Don't Pay Off Bad Credit

Step three in the “Should I Buy a House Now” series is somewhat of a sidetrack.  In Step 1 people learned the difference in calculating your current gross income, especially if any part of your income is not guaranteed “salary”.  In Step 2 you were sent off on a long project of accounting for your past practices of spending that gross income.  By finding the money you wasted, and taking steps to waste less of your earnings, you were able to find additional monies to put towards housing payments.

Step 3) Start Improving Your Credit Rating This can take a long time, as does Step 2.  I am suggesting you do these simultaneously.  Don’t think that because you pay your bills on time, that you have good credit.  Paying your bills on time only accounts for 30% to 35% of your credit standing.

Get all copies of your credit history.  Generally there are three sources (or more) and you don’t want to get your credit score, you want full copies of your credit report.  Go through the reports and make sure the history pertains to you.  The more comon your name, the more likely you will have something of someone else’s on your report.  If you are divorced, you want to remove things that you are no longer legally responsible for by divorce decree, even if the item has a high rating.

Let’s assume you have at least one item that you didn’t pay well.  Don’t pay it off!  This is the biggest mistake I see people making.  You need to turn bad credit into good credit.  Paying it off does not remove it from your credit history, so paying it off simply locks in a bad credit item.  You want to “pay it as agreed”.  Sometimes you do that by agreeing to a new payment schedule and then paying the new payments on time for a year.  Sometimes you pay off the balance, but leave the card open, and charge one small item every month and pay that item off every month.  I’m not a credit expert for sure, but this issue goes back long before scoring was used.  All too often people pay off the balance on a bad credit item thinking they made it good.  No.  You locked in the bad long term.

Here’s a story from back when I was 25ish.  My Mom needed me to co-sign on a house.  I had a bad charge card at a department store that was charging me 3% of the balance due until it reached near the max, and then wanted 20% of the now higher balance each month.  There was no way on my income that I could pay 20% of the balance, so it got behind.  It was a ding that was potentially going to cause my Mom to not get the house and everyone panicked.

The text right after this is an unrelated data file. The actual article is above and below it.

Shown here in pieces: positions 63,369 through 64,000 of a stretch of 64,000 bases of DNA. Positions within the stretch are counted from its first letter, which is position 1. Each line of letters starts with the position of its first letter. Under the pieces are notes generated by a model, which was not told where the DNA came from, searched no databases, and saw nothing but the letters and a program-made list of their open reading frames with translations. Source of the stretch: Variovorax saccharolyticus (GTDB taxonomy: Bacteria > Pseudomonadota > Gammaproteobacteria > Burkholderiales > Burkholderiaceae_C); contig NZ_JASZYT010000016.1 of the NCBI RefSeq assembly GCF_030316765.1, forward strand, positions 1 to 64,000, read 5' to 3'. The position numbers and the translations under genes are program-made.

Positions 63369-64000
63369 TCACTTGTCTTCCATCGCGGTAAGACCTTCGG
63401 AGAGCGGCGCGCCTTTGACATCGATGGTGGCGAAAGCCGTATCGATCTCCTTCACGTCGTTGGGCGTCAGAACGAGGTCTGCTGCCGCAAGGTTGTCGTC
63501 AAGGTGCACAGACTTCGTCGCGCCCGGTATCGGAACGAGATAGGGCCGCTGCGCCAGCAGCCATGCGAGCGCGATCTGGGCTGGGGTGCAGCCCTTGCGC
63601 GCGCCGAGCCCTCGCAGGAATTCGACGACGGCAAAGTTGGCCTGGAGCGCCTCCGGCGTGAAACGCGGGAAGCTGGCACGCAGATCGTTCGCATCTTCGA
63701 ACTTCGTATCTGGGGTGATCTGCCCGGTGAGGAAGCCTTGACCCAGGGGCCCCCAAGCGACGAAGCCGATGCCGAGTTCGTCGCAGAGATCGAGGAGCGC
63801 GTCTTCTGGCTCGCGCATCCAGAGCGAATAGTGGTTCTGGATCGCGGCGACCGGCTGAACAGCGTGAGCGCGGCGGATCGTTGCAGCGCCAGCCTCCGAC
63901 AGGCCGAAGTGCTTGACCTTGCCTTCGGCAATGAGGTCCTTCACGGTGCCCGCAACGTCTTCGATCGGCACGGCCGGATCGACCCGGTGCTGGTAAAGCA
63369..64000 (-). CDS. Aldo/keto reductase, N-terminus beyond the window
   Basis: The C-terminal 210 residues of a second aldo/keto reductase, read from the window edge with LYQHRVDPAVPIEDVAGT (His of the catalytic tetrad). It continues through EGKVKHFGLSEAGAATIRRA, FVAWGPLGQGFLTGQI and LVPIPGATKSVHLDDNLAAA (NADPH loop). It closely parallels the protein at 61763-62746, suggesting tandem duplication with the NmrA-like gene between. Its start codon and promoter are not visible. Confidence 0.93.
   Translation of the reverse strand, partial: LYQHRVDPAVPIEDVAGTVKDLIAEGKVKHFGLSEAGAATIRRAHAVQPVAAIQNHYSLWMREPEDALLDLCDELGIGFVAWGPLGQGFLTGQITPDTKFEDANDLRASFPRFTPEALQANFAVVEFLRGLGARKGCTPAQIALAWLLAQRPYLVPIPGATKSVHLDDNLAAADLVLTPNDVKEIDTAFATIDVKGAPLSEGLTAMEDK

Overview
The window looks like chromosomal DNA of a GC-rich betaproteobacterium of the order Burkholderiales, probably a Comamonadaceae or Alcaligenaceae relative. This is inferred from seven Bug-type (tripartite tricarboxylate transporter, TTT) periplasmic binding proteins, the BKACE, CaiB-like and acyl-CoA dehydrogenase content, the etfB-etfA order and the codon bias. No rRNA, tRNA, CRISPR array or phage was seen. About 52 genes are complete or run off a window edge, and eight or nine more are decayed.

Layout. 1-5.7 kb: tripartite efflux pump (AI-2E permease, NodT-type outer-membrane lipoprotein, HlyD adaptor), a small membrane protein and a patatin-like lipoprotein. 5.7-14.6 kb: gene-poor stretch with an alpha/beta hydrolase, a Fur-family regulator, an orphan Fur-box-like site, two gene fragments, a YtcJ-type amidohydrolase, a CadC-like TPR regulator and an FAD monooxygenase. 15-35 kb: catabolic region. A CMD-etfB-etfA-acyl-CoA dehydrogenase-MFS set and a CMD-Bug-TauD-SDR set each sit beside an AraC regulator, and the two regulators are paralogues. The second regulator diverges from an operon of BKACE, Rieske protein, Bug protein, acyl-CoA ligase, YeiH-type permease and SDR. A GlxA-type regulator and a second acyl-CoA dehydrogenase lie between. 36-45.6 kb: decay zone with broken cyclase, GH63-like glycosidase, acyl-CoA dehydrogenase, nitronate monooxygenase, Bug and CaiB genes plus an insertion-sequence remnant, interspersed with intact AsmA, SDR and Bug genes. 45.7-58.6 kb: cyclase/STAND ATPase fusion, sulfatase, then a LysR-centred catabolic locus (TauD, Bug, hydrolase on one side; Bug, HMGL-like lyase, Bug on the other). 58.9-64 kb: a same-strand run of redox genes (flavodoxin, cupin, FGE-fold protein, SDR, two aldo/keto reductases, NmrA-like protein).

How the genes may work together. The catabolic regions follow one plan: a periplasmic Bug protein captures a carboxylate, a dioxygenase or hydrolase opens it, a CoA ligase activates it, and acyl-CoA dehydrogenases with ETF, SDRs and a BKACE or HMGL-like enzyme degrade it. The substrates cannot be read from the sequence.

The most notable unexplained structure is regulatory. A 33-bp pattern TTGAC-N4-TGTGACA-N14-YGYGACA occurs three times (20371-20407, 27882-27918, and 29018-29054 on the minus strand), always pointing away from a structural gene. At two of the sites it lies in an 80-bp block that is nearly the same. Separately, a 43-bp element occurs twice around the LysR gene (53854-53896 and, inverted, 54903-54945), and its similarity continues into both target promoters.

I went to the store with the full balance due in my hand, and after a lengthy conversation with the credit manager, I was very angry and said I hated the store and would never buy anything there again.  The Manager said to me, “You can’t hate us.  In fact you have to buy from us.  You can’t just pay off the balance to restore your credit.  If you never buy from us again, that bad rating will sit on your report for years.  The only way for you to improve your credit is to buy more from us and pay off that more well.”  That made me angrier and I started to leave when a lightbulb went on.  I turned around and said, “Are you telling me that I can go downstairs right now and buy something on this card?  He said absolutely, please do.  I said can you give me a letter to that effect.  He said sure.  I took that letter to the mortgage company and said how can you deny my Mom a mortgage based on a bad credit item, when the bad credit item doesn’t think it’s so bad, in fact they invite me to continue shopping there on credit.  I handed them the letter from the Credit Manager on the store letterhead, they agreed and my Mom got the house.

Lesson learned:  Turning Bad credit into Good credit involves not simply paying off balances, but continuing to charge and pay as agreed until the credit rating for that item improves.  Then you can close it after it has a good rating.

I have to meet someone at a house shortly, so I’m going to end here though this post could be a 20 page short story, if I highlighted all the ways to good credit.  The point is EARLY in the process, here at Step 3, know your credit score, review your credit history from 3 credit bureaus, and improve as needed.  Even if your score is high, go through the detail and make sure you correct anything that needs correcting.  It takes a long time for the credit bureaus to reflect change…so don’t wait until the last minute to work on this step in the series.